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Posted at 5:03 PM ET, 03/ 8/2011

Didn't Obama pledge to complete 3 free-trade deals?

By Jennifer Rubin

The Wall Street Journal reports: "U.S. Trade Representative Ron Kirk on Monday appealed to congressional leaders to begin work "without delay" toward ratifying a free-trade deal with South Korea, even as Republican leaders continued to press to link such action with movement on trade pacts with Colombia and Panama." On Wednesday Kirk will be back to testify before the Senate Foreign Affairs Committee, as he promised to do before his trip to Colombia. There should be some fireworks.

The president of Colombia is practically pleading for ratification of the agreement that has been under negotiation for four years:

Colombian President Juan Manuel Santos urged the U.S. on Tuesday to ratify the stalled free trade agreement as it stands, suggesting the Obama administration will face stiff resistance to demands for further steps on labor issues.

"What we want is a free trade agreement that we have already negotiated, which is held up in the U.S. Congress," Santos said in a statement.

While Santos has previously called for U.S. approval of the trade deal negotiated nearly four years ago, the latest statement is significant because it follows a U.S. fact-finding mission late last month to determine what additional measures must be taken before President Barack Obama is willing to submit the pact to Congress. ... A Colombian official confirmed there have been no discussions between the two governments on the free trade deal nor any new demands from the Obama administration since the U.S. interagency team visited two weeks ago.

A Republican Senate source tells me that Sen. Max Baucus (D-Mont.) will push Kirk on the Colombia deal. There is no word on when, if ever, the Colombia deal will be sent to Congress, but the White House "promises to move ... like they've promised before."

Republicans insist on "three for three" -- completion and ratification of all the trade deals. After all, isn't that what Obama promised in his State of the Union address? The word one hears from Senate offices about the refusal to move forward on the Panama and Colombia deals is "inexplicable."

After all, each day and week that go by we lose market share to foreign competitors whose governments don't dillydally on negotiating access to overseas markets. How many U.S. jobs are being lost in the process? When talking about "investments," Obama likes to compare the United States to China. In some respects that is an inapt comparison, but in this case we are getting lapped by China and all other countries. Why is the administration allowing this? Presumably those Big Labor allies are more important to the White House than the jobs the deals will create.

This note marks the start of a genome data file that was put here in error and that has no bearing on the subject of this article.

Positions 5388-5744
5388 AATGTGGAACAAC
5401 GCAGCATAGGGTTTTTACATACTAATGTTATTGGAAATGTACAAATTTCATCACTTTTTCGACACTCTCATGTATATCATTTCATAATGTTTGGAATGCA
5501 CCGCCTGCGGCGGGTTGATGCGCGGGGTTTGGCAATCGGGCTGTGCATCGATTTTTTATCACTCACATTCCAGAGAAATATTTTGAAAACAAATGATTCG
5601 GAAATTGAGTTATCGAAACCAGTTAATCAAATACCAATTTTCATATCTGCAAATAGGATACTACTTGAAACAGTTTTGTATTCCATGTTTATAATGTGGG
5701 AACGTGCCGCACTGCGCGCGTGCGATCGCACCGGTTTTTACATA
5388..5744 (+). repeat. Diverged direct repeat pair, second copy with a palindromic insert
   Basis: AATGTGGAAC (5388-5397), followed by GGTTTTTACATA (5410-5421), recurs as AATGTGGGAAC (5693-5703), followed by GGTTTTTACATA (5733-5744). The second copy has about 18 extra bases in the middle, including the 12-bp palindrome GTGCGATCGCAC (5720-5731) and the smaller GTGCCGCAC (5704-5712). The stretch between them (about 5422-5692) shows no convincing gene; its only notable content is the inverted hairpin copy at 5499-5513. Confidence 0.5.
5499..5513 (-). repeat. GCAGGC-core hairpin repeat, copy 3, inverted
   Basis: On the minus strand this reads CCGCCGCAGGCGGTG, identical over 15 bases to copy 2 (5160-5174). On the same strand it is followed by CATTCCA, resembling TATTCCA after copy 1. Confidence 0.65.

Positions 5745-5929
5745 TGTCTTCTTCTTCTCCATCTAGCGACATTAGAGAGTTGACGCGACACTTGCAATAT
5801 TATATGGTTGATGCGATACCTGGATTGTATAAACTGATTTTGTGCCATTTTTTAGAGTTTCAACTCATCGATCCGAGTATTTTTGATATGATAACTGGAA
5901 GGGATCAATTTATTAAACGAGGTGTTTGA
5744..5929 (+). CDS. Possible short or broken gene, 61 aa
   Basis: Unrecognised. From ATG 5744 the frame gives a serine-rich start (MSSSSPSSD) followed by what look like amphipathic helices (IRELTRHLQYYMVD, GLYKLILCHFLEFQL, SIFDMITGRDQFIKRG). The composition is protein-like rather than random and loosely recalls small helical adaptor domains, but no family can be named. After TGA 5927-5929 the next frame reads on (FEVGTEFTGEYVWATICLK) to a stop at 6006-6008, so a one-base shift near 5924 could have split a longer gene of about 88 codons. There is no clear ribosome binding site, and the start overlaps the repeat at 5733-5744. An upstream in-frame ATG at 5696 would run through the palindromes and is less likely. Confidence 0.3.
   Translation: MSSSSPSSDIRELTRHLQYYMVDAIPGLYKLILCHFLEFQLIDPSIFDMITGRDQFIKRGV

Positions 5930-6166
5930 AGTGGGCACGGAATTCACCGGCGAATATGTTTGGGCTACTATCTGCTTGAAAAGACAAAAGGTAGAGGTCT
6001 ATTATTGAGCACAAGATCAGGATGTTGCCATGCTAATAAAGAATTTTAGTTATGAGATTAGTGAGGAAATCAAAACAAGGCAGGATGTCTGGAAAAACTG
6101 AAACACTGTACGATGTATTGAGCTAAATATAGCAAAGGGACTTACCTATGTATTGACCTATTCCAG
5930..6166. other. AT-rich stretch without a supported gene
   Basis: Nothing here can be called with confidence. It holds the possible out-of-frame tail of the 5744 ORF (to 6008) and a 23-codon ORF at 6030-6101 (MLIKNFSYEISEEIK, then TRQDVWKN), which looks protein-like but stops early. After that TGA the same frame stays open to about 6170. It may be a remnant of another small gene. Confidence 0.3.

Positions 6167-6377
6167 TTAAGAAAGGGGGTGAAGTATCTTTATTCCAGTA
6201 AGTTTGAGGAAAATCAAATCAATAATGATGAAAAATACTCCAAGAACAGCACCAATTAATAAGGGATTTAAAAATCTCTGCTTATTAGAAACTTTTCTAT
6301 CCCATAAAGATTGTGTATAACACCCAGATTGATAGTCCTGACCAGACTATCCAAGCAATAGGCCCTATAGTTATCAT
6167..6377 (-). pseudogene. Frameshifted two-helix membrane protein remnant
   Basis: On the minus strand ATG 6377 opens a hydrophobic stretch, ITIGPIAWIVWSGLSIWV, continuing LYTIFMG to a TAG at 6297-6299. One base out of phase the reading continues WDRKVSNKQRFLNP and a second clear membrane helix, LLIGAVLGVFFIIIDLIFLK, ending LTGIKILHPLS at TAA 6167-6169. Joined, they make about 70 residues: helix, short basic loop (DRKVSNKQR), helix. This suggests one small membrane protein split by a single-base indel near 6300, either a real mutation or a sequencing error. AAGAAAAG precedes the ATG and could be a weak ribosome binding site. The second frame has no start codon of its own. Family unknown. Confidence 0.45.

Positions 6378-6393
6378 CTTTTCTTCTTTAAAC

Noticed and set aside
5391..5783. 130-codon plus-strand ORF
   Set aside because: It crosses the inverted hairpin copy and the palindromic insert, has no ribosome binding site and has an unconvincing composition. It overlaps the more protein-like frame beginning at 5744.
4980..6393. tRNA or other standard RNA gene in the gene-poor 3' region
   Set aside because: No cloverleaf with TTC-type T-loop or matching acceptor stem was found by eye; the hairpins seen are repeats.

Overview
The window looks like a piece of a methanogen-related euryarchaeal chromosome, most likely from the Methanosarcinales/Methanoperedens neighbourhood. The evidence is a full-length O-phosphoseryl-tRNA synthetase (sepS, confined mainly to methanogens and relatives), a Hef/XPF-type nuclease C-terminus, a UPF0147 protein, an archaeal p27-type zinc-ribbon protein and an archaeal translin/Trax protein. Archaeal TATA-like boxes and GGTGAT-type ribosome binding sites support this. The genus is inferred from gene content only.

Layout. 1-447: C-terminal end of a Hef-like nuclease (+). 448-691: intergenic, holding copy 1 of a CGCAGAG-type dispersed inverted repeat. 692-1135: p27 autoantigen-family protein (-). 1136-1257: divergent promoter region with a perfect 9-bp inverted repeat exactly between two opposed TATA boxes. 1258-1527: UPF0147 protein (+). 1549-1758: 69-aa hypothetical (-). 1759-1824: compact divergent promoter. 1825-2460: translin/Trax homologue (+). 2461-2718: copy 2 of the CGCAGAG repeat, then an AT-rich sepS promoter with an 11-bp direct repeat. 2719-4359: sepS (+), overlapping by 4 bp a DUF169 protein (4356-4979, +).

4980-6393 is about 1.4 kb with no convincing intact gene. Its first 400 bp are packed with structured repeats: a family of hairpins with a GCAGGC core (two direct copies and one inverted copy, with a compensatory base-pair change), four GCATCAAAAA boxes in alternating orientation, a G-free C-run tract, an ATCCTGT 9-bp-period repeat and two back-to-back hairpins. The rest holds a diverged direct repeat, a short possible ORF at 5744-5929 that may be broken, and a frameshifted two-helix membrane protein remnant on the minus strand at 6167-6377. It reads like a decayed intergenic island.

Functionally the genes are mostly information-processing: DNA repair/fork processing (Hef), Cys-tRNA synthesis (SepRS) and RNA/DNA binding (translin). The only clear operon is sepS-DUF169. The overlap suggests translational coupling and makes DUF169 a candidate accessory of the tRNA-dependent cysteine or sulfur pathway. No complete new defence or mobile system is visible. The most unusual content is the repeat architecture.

It's about time that employers and free-market advocates speak up and challenge the administration to keep its word. There is simply no justification for the White House's foot dragging.

By Jennifer Rubin  | March 8, 2011; 5:03 PM ET
Categories:  foreign policy  
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Before we get comments advocating tariffs, etc., please read Mark Perry's article today:

Posted by: RickCaird | March 8, 2011 7:51 PM | Report abuse

The Colombia pact is a no-brainer because it removes tariff barriers on US exports to that country; most Colombian exports, and we’re talking strictly the legal ones, already enter the US tariff-free. Industrial companies like Caterpillar -- did not “the one” spend some time with its CEO and visit one of its factories?-– would have an easier time competing against Komatsu and other furriners were the act to pass. But the unions -- wait, isn’t Caterpillar a union shop? -- adamantly oppose the deal, ostensibly because of murders of union leaders in that country years ago. There is no question that Uribe put an end to that and other lawlessness; his successor has maintained that record.

So thoughtful folks wonder what’s really got the unions’ undies in a bunch. I conclude that they want to punish a South American country that has free markets and free elections, but I’m a right-wing knuckle-dragger.

Posted by: SCMike1 | March 8, 2011 11:11 PM | Report abuse

President Obama didn't promise to send all three FTAs to Congress at the same time.

Posted by: jb505 | March 9, 2011 9:46 AM | Report abuse

It's not inexplicable, it's in the Won's wording awhile ago - the deals have to meet a certain standard, I do believe from the unions.............

The Won said/phrased something about the deals in a certain way and a blogger out there dissected it.

I'm just not going to look it up.

Ohhh, couldn't find that but found this post from Vodkapundit from April of 09!

09.........2 years he's been sitting on it....

At the Summit of the Americas in Port-of-Spain, Mr. Obama asked to be seated next to Colombian President Alvaro Uribe, and the pair discussed the deal, U.S. officials said. During his presidential campaign, Mr. Obama had voiced opposition to the pact, citing violence toward labor organizers in Colombia. The deal, which would allow free trade between the two nations, is awaiting ratification in the U.S. Senate and has already been approved by Colombia’s congress.

Since taking office, Mr. Obama has struck a more-positive tone on free trade than he often did during the campaign. He and aides have spoken out against protectionism, and in Mexico last week he declined to raise the question of renegotiating the North American Free Trade Agreement, despite a pledge to do so last year.

I wonder if this has something 2 do w/the holdup???

Mr. Obama had voiced opposition to the pact, citing violence toward labor organizers in Colombia.

Posted by: gopthestupidparty | March 9, 2011 12:30 PM | Report abuse

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